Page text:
High Fructose Corn Spirit

Gym climber
Apr 22, 2017 - 10:17am PT
Very informative, interesting exchange between Gen M Hayden and Sam Harris on the waking up podcast this week. Eg, distinction between NSA and CIA, the necessity of espionage and intelligence, the constantly shifting, negotiated line bet privacy and security, and a bunch of other stuff (why Snowden should be prosecuted if he were captured or ever to return and the harm he's done).


Is government secrecy always illegitimate?

"Shame on us for giving them the opportunity..." -Hayden


PS There's this actor, Kurtwood Smith, who could play General Hayden to a t I bet.

Mountain climber
May 18, 2017 - 11:37pm PT
Risking her life, and now free.


Delhi Dog

Good Question...
May 19, 2017 - 05:13am PT
whoa is that a real freckle?

speaking of people who share secrets...

and yeah I know it's cnn

hfcs, thanks for the link

away from the ground
May 19, 2017 - 10:32am PT
Is that the chick that Cosmic doesn't like?
Eric Beck

Sport climber
Bishop, California
May 19, 2017 - 12:08pm PT
Zero Hedge reports that Seth Rich, a DNC functionary, had been in contact with Wikileaks and is the likely source of the leaked DNC emails.


So far the MSM have been suppressing this story. It would invalidate their case that Russia was behind this. Also note, Julian Assange has said that it was not Russia.

Rich was murdered, shot in the back as he was walking home at night. This was officially attributed to robbery, but nothing was taken.


Trad climber
Los Angeles, CA
May 19, 2017 - 02:43pm PT
Years ago, Bill Buckley and Gore Vidal debated the death penalty, with Buckley for, and Vidal against. Buckley made the point that if it deters even one murder, it's worth it. Of course, that is hard to prove one way on the other.

The same argument can be used for spying on Americans. If you gather lots of illegal data that pries into our personal lives, but then you happen to uncover a plot to blow up a huge bomb in Penn Station which would kill 200 people, then is it worth it?

Even ordinary surveillance footage in stores and malls has made it a lot easier to apprehend killers. So it is a two-edged sword.

Still, I think it is good that Assange exposed it.

Mountain climber
The Other Monrovia- CA
May 19, 2017 - 04:08pm PT
Yeah, what's a few Americans' lives worth when we're talking about protecting yer texts to yer mistress?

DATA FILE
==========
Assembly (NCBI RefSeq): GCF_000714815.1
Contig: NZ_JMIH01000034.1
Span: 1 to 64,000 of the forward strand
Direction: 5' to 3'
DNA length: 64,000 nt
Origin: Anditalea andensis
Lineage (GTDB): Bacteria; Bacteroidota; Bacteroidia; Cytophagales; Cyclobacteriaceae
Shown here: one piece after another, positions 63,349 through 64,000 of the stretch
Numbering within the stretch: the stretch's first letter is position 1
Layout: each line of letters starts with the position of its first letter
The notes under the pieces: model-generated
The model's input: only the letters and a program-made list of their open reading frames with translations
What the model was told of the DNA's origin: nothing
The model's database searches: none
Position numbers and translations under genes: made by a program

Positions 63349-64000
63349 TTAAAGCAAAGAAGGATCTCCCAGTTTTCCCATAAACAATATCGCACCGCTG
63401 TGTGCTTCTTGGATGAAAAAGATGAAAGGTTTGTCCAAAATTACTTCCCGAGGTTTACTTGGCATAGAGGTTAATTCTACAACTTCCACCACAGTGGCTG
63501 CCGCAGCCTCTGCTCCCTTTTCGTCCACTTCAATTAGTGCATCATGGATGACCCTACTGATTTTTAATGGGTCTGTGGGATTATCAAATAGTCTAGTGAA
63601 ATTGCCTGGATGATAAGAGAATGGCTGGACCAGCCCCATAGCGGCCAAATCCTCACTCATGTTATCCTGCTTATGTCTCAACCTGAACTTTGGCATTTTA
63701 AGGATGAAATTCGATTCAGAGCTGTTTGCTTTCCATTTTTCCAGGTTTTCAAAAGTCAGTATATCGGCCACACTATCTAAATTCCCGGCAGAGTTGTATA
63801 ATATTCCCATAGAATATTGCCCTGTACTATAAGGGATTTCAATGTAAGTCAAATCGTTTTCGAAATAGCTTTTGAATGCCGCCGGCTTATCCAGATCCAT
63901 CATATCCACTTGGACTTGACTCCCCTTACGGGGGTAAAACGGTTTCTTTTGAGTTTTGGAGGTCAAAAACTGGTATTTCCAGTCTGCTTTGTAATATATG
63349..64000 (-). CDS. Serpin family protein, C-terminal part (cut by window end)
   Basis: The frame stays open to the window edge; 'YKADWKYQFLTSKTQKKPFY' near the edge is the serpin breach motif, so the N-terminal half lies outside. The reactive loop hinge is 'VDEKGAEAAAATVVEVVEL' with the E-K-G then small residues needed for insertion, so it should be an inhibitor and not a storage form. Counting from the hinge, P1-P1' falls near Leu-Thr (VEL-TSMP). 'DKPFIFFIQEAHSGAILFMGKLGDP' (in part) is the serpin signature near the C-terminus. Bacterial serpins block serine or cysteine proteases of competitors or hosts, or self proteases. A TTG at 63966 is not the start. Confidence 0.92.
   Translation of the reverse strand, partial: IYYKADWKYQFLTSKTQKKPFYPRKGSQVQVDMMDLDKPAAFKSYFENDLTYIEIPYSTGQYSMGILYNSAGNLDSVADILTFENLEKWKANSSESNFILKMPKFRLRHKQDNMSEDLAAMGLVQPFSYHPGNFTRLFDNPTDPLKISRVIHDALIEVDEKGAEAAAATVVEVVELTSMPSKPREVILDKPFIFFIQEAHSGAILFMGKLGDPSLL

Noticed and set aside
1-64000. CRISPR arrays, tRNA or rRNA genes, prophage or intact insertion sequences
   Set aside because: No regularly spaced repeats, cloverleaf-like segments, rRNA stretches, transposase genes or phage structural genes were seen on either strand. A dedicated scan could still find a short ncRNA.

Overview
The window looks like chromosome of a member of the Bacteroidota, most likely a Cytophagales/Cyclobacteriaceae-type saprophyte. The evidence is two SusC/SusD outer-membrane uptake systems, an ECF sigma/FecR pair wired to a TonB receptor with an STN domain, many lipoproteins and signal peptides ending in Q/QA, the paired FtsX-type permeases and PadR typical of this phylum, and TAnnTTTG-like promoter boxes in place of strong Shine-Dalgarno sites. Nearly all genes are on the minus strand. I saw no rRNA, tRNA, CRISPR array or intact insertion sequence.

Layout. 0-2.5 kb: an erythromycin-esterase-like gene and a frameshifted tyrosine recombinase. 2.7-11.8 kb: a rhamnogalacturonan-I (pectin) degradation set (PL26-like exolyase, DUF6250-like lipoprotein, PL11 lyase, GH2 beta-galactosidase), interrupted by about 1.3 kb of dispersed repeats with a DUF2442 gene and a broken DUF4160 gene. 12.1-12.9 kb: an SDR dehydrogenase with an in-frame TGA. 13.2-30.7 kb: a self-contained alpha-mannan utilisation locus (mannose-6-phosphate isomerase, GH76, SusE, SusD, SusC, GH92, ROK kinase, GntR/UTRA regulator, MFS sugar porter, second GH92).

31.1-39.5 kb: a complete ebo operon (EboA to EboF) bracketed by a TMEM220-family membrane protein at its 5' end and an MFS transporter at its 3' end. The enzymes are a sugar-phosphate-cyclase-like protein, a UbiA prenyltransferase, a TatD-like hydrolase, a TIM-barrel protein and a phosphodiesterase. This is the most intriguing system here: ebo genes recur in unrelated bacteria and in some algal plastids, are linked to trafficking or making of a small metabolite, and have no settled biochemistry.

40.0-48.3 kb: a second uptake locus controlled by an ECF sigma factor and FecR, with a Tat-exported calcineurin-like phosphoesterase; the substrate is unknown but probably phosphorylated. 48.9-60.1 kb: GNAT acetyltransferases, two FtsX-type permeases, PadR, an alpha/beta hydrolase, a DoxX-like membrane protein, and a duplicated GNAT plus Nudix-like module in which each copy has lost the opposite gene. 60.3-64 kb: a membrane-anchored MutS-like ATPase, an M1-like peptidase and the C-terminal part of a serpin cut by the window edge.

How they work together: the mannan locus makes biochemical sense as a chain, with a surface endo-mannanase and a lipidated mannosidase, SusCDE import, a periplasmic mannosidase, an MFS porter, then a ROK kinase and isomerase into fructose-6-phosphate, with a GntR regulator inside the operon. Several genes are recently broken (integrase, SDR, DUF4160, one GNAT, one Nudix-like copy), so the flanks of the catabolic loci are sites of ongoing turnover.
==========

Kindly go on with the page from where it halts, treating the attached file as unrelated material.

Trad climber
May 20, 2017 - 08:22am PT

Listen to this short interview of General Michael Hayden by Sam Harris. If 40 minutes is too long, skip 20, where Snowden became the subject of discussion.

Edit: oops, should have read up thread first.

Mountain climber
Jun 9, 2017 - 09:05am PT
Be careful about risking one's life by leaking to The Intercept:


Mountain climber
Sep 25, 2017 - 12:19am PT

Mountain climber
golden, rollin hills of California
Oct 6, 2017 - 10:40am PT
Noam Chomsky on Edward Snowden - 5 minutes

[Click to View YouTube Video]

Mountain climber
Nov 16, 2017 - 09:50pm PT
Very interesting two part documentary by Cyril Tuschi, worth watching:


"Whistleblowers such as Daniel Ellsberg, Thomas Drake, William Binney, and Edward Snowden; and hackers and activists such as the WikiLeaks founder Julian Assange and the former British secret service agent Annie Machon, warn us about the complete surveillance of our society. "

Trad climber
South Pasadena, CA
Nov 17, 2017 - 09:17am PT
While the surveillance per se is an invasive thing, the really insidious part is the selective enforcement of what they find. If we all are guilty of violating some law or other, then we all live in fear of being prosecuted when it strikes the fancy of those in power. It enables powerful people to have a legal shield and arms-length deniability for engaging in personal vendettas or underhanded means of preserving and consolidating their power. It’s a way of silencing adversaries and preventing the carriage of justice on larger issues, which erodes the quality of our democracy and society.

We see evidence of it now even in the private sector, where filthy rich men pay former Mossad agents to dig up dirt on their victims to keep them quiet.
Messages 1441 - 1460 of total 1468 in this topic << First  |  < Previous  |  Show All  |  Next >  |  Last >>
Return to Forum List
Our Guidebooks
Check 'em out!
SuperTopo Guidebooks

Try a free sample topo!

SuperTopo on the Web

Recent Route Beta